Director Hobby called to the War Department's attention "the fact that we had begun the All-States Campaign believing that we had clearance . . . the fact that with the best recruiting device we have ever had, we have been barred by the WMC area directors from making any effort to reach many thousands of women in areas of essential industry who are not themselves engaged in essential industry.37  High-level negotiations with the War Manpower Commission began again. The WMC now refused to inform its area directors of its previous clearance of the All States Campaign unless the Army agreed to use the WMC list of thirty-five essential industries. which Director Byrnes had already disapproved, instead of the shorter Army list which he had approved. Mr. McNutt's office also demanded that its area directors be given power to add industries to the list at their discretion, to veto any objectionable activity, and to supervise all WAC advertising copy.38

Rather than thus renounce the advantages that the Byrnes decision had decreed for it, the Army chose to fight the matter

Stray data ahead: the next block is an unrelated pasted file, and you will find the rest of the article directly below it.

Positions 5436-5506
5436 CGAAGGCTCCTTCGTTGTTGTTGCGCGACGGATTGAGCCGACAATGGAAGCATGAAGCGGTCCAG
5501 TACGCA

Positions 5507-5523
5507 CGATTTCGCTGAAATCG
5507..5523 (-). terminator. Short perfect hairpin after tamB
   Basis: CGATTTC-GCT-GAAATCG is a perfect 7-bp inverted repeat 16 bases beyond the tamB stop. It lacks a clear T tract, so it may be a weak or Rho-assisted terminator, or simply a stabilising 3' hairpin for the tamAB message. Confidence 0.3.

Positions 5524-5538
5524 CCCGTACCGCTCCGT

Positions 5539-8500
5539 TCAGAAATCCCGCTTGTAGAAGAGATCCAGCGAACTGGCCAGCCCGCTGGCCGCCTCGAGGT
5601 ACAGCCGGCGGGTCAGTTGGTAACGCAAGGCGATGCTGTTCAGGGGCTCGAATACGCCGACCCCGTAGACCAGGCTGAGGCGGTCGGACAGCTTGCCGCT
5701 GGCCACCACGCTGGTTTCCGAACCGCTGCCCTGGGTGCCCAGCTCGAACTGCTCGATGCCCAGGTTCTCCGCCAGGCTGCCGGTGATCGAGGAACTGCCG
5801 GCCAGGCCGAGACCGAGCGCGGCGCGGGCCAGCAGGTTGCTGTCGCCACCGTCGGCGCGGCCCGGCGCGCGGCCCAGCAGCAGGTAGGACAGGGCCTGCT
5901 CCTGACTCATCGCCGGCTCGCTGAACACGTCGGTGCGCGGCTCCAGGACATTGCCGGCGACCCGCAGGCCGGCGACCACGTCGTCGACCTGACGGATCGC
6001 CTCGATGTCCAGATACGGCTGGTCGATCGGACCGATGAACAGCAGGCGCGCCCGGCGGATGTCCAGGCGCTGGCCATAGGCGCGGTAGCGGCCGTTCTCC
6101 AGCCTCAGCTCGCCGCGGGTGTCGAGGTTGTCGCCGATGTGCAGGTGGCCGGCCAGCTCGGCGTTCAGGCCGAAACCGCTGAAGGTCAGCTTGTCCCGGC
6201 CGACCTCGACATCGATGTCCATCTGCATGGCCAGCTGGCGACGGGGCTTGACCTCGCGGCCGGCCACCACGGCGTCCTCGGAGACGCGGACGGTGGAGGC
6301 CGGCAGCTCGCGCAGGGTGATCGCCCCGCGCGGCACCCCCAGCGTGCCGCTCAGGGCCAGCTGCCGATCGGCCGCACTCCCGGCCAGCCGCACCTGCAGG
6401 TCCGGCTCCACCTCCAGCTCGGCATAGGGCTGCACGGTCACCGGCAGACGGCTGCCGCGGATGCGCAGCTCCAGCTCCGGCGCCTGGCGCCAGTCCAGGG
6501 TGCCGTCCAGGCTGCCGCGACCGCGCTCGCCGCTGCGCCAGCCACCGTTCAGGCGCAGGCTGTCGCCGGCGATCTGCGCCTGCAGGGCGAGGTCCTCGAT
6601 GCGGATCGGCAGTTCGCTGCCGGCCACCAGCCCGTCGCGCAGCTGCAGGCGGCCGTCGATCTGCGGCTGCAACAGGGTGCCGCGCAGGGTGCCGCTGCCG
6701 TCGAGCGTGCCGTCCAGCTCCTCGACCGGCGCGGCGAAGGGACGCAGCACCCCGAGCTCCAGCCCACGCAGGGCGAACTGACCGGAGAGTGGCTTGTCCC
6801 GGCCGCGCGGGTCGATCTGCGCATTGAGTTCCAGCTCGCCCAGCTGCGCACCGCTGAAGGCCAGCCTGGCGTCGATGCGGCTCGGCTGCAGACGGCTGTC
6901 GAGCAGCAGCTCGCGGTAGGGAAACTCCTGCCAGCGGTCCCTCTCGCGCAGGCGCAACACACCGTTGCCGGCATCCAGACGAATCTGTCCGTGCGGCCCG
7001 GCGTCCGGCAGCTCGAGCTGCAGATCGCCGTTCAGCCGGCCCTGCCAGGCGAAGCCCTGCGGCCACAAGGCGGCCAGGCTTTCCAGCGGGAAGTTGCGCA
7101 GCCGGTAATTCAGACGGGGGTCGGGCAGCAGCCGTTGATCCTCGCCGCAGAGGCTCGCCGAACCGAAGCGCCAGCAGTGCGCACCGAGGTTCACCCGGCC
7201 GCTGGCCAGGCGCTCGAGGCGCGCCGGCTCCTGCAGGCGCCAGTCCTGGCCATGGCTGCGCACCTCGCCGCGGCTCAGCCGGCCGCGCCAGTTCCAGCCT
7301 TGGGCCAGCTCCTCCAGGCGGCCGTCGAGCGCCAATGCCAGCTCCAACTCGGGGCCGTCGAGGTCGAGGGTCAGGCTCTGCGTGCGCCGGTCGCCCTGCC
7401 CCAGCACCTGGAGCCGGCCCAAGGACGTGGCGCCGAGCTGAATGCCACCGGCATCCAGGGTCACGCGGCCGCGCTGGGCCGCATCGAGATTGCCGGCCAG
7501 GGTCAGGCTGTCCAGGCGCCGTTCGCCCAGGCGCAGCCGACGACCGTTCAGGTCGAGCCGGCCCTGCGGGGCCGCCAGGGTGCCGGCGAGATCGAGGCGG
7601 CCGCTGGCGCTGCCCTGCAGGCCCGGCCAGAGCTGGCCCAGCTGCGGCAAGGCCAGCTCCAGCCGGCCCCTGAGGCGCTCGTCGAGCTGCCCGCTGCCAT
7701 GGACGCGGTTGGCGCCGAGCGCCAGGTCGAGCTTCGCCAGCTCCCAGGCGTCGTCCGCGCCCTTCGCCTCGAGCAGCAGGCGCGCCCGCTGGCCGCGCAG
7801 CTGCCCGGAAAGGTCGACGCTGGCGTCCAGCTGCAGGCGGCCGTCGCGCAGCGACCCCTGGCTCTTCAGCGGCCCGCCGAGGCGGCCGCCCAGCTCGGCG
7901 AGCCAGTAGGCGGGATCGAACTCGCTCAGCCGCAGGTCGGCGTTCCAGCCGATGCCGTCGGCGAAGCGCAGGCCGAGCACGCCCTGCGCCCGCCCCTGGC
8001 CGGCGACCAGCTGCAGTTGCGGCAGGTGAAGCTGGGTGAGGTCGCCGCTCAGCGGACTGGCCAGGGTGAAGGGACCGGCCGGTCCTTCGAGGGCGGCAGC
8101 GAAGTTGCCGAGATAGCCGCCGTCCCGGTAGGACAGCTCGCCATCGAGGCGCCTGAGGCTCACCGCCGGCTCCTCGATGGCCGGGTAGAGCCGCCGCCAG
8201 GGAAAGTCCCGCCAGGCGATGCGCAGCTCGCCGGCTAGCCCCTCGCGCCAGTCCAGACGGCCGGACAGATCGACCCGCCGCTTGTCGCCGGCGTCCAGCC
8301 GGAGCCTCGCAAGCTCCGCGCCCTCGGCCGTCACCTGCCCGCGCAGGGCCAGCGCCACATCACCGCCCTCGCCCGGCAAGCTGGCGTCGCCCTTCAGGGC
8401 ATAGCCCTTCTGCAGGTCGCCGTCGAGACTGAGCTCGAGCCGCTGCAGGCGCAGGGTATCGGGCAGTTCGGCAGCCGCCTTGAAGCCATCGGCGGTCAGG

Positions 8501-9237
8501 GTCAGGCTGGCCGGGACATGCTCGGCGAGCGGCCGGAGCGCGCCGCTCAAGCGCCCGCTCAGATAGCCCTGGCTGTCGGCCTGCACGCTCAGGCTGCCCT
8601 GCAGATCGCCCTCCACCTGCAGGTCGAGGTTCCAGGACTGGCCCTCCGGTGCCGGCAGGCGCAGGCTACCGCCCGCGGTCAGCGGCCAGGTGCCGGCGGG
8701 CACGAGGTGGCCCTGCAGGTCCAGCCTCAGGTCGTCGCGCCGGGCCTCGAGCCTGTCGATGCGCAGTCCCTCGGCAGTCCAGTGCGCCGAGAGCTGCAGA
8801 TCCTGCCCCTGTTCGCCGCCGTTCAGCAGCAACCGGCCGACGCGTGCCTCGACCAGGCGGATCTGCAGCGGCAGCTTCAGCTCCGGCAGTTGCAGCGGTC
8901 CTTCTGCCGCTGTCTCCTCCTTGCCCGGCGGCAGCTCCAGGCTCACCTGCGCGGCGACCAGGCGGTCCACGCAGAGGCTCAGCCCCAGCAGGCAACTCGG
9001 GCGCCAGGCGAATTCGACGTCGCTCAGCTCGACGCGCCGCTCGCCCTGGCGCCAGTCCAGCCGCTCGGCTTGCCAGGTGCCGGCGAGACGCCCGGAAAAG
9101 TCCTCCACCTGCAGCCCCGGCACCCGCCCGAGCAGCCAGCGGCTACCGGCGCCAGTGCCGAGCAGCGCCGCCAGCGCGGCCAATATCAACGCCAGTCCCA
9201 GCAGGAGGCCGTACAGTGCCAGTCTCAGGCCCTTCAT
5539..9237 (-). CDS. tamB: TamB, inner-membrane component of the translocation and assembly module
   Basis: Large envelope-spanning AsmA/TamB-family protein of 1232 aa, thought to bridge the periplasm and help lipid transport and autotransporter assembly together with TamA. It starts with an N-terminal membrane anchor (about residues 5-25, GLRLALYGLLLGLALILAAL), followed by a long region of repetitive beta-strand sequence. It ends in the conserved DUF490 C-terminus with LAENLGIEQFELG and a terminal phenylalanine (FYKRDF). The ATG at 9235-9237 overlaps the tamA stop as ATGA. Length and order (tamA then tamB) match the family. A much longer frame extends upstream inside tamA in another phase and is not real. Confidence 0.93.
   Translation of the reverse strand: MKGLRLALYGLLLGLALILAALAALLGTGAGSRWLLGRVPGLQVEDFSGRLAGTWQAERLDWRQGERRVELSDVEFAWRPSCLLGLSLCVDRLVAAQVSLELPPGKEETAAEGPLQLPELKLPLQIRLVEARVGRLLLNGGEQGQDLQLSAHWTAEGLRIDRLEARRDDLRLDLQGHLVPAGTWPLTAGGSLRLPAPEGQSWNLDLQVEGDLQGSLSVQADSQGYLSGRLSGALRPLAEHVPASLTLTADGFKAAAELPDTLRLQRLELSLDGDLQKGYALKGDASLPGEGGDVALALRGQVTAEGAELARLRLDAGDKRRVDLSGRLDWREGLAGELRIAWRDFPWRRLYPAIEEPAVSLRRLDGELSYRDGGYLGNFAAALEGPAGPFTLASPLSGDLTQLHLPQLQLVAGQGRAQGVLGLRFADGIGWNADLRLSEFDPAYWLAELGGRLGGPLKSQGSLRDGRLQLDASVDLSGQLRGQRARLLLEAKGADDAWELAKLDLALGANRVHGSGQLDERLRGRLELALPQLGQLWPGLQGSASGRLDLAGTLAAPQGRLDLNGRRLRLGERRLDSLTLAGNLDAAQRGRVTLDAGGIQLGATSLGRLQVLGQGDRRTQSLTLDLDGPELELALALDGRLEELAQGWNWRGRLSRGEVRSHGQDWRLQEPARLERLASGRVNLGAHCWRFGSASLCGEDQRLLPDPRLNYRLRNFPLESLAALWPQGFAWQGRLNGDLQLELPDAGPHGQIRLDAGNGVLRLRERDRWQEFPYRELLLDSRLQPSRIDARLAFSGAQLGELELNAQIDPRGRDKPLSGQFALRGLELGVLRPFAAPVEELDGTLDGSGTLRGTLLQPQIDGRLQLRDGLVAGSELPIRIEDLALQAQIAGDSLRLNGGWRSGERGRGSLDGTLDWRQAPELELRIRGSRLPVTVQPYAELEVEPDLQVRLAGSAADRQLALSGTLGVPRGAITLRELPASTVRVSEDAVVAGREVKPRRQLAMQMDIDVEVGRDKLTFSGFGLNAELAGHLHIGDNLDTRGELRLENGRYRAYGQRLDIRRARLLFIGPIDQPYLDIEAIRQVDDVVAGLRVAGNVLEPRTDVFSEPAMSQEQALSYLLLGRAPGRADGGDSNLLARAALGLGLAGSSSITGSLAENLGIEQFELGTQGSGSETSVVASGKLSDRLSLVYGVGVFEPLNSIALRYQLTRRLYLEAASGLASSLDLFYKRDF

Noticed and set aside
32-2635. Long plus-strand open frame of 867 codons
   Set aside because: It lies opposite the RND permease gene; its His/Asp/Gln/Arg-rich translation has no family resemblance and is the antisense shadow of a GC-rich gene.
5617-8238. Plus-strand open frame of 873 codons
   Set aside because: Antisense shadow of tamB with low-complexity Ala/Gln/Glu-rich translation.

through. The negotiations dragged on for some time and were not to reach a workable conclusion until the following year. Meanwhile, the brief All-States Campaign, which had depended for effect on its impetus and concentration, was somewhat blunted in many areas, and reached its final deadline on 7 December without feeling any benefit from the negotiations.

There was no way of computing the exact loss which had been occasioned by the War Manpower Commission's action. Major Rice believed that it was perhaps not as serious as the initial setbacks had indicated. In any case, it was clear that while the Army had at last made plain to the public its united support of the WAC, the government as a whole had not done so. Instead, the nation had approached a grave emergency without any clear definition of the role of womanpower and its apportionment among competing agencies.

Public Apathy

The lack of support by civilian manpower control groups of the United States Government explained to some degree the public conviction that the matter was not important, and the resulting apathy, which recruiters encountered as the All-States Campaign drew to a close in early December of 1943. One annoyed general reported that in his service command there appeared to be three types of women: (1) patriotic, who had already taken essential civilian work or enlisted in the WAC; (2) patriotic but mercenary, who were interested only in the highest-paying war jobs; and (3) "The leisure class, who like to go down to the USO, dance with the boys on Saturday night, and think they are making their contribution to the war effort that way. They make all these talks, appear in theaters, put up placards, appear before women's clubs, talk to everybody in the world, but when it comes to getting them to sign up, they say no soap."39